The spirit of Boswell's Tour with Johnson runs clear to the last syllable. Those who are not interested in its anecdotes can have little intellectual curiosity, and no imagination. Those who are not entertained with the perpetual triumph of sarcastic wit over fair, ingenuous argument, must be sturdier moralists than ever Johnson himself affected to have been; and those who do not love the biographer, as they read, whatever imperfections they may find in the massive Being whom

(1) ["Boswell's Life of Johnson is out. It contains the memorable conversation at Dilly's, but without that part of it. of which I made minutes. This omission is surely unjustifiable, as I gave Mr. Boswell my memoir, and I am sure it contains nothing but what was said by Mrs. Knowles and the despot." SEWARD, May 19. 1791.-For Boswell's reasons for leaving out the lady's communication, see antè, Vol. VII. p. 144.; and for Mrs. Knowles's version of this conversation, see post, Part xxxii.]

he so strongly characterises, can have no hearts. It is for the line of Bruce to be proud of the historian of Corsica: it is for the house of Auchinleck to boast of him who, with the most fervent personal attachment to an illustrious literary character, has yet been sufficiently faithful to the just claims of the public upon biographic fidelity, to represent him, not as his weak or prejudiced idolaters might wish to behold him,- not in the light in which they desire to contemplate Johnson who pronounce his writings to be an obscure jargon of pompous pedantry, and his imputed virtues a superstitious farrago of pharisaic ostentation,— but as he was: the most wonderful composition of great and absurd, of misanthropy and benevolence, of luminous intellect and prejudiced darkness, that was ever produced in the human breast.

502. Mr. and Mrs. Piozzi.

I am become acquainted with Mr. and Mrs. Piozzi. Her conversation is that bright wine of the intellects which has no lees. Dr. Johnson told me truth when he said, she had more colloquial wit than most of our literary women: it is indeed a fountain of perpetual flow. But he did not tell me truth when he asserted that Piozzi was an ugly dog, without particular skill in his profession. Mr. Piozzi is a handsome man, in middle life, with gentle, pleasing, and unaffected manners, and with very eminent skill in his profession. Though he has not a powerful or fine-toned voice, he sings with transcending grace and expression. I am charmed with his perfect expression on his instrument. Surely the finest sensibilities must vibrate through his frame, since they breathe so sweetly through his song! (Oct. 1787.)

503. Reading Manuscripts.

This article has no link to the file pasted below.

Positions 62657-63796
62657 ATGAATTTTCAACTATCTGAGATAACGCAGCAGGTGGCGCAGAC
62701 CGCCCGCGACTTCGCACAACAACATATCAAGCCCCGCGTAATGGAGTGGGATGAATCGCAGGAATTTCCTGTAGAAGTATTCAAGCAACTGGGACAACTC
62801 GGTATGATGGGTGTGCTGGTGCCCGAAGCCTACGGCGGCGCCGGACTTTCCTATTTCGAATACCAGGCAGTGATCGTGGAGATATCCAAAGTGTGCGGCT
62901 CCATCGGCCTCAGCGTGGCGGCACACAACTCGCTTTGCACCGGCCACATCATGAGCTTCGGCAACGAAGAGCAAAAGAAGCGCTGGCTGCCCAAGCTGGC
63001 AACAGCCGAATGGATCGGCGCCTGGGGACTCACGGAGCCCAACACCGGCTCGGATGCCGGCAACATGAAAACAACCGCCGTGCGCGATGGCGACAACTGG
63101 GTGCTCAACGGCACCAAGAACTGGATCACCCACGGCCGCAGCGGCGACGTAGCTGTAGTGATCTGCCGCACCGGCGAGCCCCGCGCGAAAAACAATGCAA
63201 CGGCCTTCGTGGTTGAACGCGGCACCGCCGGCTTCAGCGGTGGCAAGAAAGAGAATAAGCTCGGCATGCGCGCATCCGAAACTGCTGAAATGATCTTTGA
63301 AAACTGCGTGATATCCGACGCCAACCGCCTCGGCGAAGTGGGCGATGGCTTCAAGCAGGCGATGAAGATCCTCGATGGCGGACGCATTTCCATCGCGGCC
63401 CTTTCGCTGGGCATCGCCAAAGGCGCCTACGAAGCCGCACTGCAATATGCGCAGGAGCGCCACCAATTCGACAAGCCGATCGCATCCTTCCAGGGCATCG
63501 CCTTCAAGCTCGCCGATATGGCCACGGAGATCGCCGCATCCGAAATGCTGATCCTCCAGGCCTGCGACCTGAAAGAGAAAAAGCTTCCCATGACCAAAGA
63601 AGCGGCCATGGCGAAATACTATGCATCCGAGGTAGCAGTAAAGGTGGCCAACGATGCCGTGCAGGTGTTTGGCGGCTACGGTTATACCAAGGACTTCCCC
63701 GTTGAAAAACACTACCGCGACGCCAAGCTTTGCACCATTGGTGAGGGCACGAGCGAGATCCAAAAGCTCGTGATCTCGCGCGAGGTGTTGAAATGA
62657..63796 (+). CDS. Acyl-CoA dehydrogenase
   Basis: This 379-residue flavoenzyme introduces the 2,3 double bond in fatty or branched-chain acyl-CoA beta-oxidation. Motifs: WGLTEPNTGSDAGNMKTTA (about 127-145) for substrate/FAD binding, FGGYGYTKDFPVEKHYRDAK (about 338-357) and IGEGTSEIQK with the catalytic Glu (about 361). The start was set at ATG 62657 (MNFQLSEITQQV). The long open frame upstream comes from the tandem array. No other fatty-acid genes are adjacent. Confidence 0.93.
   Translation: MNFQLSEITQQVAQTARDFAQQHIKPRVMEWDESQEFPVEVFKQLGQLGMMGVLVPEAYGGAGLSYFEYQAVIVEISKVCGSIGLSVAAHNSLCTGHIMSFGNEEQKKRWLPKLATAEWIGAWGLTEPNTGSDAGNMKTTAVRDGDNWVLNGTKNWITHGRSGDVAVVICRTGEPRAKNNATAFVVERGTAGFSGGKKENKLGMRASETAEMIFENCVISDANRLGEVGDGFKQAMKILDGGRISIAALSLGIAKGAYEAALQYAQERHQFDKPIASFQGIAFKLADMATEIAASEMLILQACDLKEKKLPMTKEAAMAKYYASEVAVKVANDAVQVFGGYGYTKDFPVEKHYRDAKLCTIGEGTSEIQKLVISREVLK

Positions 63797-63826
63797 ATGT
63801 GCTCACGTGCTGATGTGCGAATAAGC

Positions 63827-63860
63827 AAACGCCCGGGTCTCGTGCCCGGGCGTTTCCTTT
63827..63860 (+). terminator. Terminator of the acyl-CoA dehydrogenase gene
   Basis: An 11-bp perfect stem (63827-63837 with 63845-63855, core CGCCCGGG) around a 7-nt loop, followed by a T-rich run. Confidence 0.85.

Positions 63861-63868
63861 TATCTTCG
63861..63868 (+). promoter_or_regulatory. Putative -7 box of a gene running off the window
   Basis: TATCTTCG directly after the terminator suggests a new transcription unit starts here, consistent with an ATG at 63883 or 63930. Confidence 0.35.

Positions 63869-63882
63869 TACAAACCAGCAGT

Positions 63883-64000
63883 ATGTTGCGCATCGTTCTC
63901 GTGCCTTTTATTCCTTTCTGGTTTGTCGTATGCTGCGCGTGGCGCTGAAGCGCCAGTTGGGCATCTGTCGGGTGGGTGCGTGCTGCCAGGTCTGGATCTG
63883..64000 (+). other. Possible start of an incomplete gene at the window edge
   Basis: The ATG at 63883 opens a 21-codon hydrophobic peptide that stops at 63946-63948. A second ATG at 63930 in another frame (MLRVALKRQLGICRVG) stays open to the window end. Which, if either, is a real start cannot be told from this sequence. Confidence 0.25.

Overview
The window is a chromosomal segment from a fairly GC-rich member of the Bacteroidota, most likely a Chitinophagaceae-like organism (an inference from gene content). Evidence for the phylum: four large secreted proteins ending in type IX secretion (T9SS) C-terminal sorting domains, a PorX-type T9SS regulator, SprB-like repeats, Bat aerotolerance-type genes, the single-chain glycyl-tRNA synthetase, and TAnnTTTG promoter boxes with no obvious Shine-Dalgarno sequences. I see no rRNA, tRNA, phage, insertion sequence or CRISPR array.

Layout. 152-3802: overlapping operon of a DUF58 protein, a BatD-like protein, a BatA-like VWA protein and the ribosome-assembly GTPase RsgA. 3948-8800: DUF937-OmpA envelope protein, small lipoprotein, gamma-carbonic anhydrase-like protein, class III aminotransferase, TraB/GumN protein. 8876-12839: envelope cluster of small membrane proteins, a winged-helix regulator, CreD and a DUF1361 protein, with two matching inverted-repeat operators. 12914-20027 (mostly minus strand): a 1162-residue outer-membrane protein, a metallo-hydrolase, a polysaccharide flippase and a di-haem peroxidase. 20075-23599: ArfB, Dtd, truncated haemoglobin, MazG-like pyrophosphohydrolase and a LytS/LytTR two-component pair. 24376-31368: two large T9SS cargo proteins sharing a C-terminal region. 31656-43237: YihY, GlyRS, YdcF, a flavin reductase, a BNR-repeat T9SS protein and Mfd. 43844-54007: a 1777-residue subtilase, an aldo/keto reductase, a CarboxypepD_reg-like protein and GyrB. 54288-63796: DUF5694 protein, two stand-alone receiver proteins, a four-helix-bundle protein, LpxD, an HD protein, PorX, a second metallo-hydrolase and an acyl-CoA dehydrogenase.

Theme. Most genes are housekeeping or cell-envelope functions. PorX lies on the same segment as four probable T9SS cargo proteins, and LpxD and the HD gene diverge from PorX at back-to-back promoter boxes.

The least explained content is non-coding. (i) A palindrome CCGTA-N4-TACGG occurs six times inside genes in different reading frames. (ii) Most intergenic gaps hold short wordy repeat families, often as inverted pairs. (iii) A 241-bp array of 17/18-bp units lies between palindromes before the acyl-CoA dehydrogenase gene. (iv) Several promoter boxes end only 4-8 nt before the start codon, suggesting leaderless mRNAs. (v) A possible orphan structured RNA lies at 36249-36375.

When last in Lichfield, Johnson told me that a lady in London once sent him a poem which she had

written, and afterwards desired to know his opinion of it. " Madam, I have not cut the leaves; I did not even peep between them.' I met her again in company, and she again asked me after the trash: I made no reply, and began talking to another person. The next time we met, she asked me if I had yet read her poem ; I answered, 'No, Madam, nor ever intend it."" Shocked at the unfeeling rudeness he thus recorded of himself, I replied, that I was surprised any person should obtrude their writings upon his attention; adding, that if I could write as well as Milton or Gray, I should think the best fate to be desired for my compositions was exemption from his notice. I expected a sharp sarcasm in return, but he only rolled his large head in silence.

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Johnson told me once, "he would hang a dog that read the Lycidas' of Milton twice." "What, then,” replied I, "must become of me, who can say it by heart; and who often repeat it to myself with a delight, which grows by what it feeds upon?" "Die," returned the growler," in a surfeit of bad taste." Thus it was that the wit and awless impoliteness of the stupendous creature bore down, by storm, every barrier which reason attempted to rear against his injustice!

504. Last Visit to Lichfield.

Oct. 29. 1784.-I have lately been in the almost daily habit of contemplating a very melancholy spectacle. The great Johnson is here, labouring under the paroxysms of a disease which must speedily be fatal. He shrinks from the consciousness with the extremest horror. It is by his repeatedly expressed desire that I visit him often: yet I am sure he neither does, nor ever did, feel much regard for me; but he would fain escape, for a time, in any society, from the terrible idea of his approaching dissolution. I never would be awed, by his sarcasm or his frowns, into acquiescence with his general injustice to the merits of other writers,